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Harris, M. (2011). Chapter Twelve: Towards Learning from Experience in Infancy and Childhood (1978). The Tavistock Model: Papers on Child Development and Psychoanalytic Training, 171-187.

Harris, M. (2011). Chapter Twelve: Towards Learning from Experience in Infancy and Childhood (1978). The Tavistock Model: Papers on Child Development and Psychoanalytic Training, 171-187

Chapter Twelve: Towards Learning from Experience in Infancy and Childhood (1978) Book Information Previous Up Next

Martha Harris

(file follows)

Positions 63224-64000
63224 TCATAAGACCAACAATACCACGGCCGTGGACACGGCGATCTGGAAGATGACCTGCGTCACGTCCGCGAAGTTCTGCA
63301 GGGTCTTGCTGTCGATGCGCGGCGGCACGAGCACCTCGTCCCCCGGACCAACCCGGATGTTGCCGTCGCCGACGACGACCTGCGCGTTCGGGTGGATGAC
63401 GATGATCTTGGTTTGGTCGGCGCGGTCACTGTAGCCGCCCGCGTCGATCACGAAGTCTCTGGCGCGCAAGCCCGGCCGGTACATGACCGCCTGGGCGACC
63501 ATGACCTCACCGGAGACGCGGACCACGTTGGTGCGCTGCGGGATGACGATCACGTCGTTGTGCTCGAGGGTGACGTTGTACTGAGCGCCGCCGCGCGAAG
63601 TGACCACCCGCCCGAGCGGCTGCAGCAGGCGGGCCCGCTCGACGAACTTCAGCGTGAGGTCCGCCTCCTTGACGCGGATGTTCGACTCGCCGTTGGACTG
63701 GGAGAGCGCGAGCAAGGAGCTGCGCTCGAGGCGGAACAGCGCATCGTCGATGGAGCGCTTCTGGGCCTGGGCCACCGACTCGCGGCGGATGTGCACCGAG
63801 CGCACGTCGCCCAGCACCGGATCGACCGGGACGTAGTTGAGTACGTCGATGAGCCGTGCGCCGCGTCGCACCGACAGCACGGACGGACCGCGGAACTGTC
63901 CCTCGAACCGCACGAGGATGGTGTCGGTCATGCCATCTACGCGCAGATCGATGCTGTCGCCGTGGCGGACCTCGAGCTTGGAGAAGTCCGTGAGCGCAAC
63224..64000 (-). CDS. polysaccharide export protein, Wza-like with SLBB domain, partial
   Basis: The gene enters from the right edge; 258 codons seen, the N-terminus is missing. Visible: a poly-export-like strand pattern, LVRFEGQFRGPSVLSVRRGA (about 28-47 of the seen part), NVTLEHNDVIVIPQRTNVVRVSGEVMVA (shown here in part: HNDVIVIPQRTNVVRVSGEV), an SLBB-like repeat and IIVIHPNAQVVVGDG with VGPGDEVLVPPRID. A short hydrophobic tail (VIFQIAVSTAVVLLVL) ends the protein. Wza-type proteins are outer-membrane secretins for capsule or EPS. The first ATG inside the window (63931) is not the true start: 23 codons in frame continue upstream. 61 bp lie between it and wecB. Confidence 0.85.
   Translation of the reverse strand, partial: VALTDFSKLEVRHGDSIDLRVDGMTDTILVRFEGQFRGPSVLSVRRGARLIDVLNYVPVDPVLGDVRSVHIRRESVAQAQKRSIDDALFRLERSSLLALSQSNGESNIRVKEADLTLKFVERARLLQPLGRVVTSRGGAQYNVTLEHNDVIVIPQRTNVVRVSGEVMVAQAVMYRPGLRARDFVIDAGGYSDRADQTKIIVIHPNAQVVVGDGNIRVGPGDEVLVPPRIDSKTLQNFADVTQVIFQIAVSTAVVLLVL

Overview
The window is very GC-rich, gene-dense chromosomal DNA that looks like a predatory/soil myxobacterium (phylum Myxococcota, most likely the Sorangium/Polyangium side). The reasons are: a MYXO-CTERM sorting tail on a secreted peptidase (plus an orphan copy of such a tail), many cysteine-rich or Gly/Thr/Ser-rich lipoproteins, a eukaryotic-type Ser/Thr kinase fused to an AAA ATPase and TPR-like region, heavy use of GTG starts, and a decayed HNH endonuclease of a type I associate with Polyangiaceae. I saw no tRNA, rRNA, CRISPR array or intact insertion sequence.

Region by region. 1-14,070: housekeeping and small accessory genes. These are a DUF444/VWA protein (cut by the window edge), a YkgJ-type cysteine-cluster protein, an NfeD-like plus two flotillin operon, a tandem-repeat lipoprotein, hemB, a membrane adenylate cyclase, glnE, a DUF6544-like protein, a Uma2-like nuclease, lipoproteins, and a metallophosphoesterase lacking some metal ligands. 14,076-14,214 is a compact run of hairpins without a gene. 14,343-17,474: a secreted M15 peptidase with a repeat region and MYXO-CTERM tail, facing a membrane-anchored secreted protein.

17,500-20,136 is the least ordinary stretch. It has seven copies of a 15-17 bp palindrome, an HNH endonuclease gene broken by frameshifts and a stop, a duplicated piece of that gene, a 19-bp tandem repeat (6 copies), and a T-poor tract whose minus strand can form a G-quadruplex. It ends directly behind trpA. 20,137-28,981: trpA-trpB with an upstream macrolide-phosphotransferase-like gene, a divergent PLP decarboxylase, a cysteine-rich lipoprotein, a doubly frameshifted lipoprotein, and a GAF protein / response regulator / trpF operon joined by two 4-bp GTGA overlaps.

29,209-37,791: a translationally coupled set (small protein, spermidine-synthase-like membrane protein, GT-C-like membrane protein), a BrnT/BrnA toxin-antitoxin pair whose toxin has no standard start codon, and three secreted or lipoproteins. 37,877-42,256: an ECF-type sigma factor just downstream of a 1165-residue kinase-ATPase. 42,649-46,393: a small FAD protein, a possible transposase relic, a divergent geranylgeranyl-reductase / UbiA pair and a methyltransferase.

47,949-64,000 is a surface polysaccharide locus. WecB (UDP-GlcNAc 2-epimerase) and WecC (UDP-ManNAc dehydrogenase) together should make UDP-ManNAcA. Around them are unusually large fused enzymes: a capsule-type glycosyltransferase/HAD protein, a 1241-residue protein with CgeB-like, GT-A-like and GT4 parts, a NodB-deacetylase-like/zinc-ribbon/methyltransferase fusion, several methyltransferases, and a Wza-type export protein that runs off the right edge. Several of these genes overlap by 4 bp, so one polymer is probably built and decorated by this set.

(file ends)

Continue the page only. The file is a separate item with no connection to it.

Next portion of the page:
This paper considers questions at the heart of both psychoanalysis and life: the mysterious nature of introjection; how learning from experience is founded on “experience shared”; the problem of “fit” between mother and baby and the “lacunae” that are its impediment; the nature of “holding” not as mere protection but as enabling the child to have “experiences of himself and of the world in a modulating environment”; the developmental force of “realism”, helped by a “matter of fact response to children's nastier feelings”; above all, the inadequacy of theory by comparison with observed individuality, as in the case examples. The author begins by suggesting that a real awareness of the catastrophes of the wider world can improve our understanding of the anxieties of the young child.

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